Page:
the voices of an angelic choir poured forth from the speakers. 
Satan was astonished.  He stuttered, "But how?!  I lost everything, 
yet Jesus's program is intact!  How did he do it?"
God chuckled, "Jesus saves"

“Jesus Saves” is, to put it mildly, an abused phrase in the English language. You can buy a t-shirt that says “Jesus Saves: he passes to Moses who shoots and scores!” in four or five different versions. My favorite refers to nerdy role-playing games: “Jesus saves; everyone else takes full damage.”

The problem when a phrase is overused and “tired” is that it loses meaning. If you repeat a word or a phrase long enough you reach “semantic satiation”; all meaning disappears and all you’re left with is the sound.

Not that the sound of Jesus is unimportant. There’s a delightful hymn about “something about that name” and we sang this morning with the praise band “call upon the name of the Lord.”

But when we reach “semantic satiation” as a culture, well, we’ve got to see things in a new light.

Jesus, of course, was The Light. Perhaps he was curing a bit of “semantic satiation” when he responded to that “teacher of the law.” The first part of Jesus’s summary of the Law is known as the “S’hma Yisrael” – in Deut. chap. 6 -- It’s the most important prayer in Judaism: “Hear O Israel! The Lord our God, the Lord is One!” Observant Jews say it when they rise and when they go to bed. It’s called out in service.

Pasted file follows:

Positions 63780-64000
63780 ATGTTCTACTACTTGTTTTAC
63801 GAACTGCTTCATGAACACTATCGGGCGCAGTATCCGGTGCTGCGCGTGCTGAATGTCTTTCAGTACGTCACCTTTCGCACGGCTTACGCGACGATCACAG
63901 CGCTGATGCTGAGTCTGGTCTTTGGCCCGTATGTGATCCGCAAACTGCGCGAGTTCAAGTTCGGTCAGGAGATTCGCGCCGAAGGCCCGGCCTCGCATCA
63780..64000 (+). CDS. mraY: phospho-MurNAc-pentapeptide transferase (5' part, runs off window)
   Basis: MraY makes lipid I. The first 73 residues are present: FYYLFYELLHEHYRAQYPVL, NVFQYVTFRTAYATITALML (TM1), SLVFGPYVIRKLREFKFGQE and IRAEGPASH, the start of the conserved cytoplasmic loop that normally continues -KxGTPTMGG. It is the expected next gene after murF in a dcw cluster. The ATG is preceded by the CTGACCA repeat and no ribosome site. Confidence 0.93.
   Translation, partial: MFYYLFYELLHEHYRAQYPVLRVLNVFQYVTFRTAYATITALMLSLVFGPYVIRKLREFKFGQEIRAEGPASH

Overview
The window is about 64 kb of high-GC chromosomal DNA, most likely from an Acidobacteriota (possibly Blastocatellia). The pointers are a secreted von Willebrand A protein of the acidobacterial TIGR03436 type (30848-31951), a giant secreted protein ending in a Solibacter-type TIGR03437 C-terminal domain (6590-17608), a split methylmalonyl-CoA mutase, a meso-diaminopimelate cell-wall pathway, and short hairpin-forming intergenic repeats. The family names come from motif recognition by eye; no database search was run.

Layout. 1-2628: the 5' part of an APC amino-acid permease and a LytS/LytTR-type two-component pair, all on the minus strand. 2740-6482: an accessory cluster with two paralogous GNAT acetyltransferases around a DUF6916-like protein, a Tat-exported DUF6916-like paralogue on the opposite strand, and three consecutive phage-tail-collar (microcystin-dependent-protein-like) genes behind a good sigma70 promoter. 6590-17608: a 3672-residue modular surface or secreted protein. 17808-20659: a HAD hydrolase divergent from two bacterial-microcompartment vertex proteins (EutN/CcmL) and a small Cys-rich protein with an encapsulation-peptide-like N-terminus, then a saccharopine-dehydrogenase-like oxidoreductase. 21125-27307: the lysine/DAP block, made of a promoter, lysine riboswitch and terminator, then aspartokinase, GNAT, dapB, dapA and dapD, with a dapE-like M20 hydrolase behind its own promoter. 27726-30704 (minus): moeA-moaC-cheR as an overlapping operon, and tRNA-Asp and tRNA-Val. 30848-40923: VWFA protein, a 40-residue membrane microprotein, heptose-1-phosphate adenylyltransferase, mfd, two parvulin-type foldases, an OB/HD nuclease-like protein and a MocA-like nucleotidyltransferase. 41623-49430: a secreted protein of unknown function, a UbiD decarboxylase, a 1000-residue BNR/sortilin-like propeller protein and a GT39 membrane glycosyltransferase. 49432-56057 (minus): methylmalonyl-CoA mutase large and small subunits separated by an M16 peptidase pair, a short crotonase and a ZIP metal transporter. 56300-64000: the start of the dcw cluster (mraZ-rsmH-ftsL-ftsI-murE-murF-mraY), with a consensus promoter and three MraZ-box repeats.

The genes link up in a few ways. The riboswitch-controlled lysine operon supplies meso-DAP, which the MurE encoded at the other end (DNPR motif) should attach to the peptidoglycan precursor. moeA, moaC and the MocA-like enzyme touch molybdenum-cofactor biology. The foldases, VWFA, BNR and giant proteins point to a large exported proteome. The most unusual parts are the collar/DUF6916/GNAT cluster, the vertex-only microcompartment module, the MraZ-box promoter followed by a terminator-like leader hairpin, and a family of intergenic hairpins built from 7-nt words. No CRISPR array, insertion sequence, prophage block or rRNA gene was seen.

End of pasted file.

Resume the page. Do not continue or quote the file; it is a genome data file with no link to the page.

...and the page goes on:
We should try that. Let’s say it together.

Let’s try it again.

Once more.

Perhaps if we did this all the time, we’d reach semantic satiation. I can tell you, as a former Episcopalian, that “the Lord be with you and also with you let us give thanks it is right to give thanks and praise it is a right and joyful thing at all times to give thanks and praise” can pretty easily turn in to background noise. So much so that we’d open our mouths silently with the clear and lovely bells.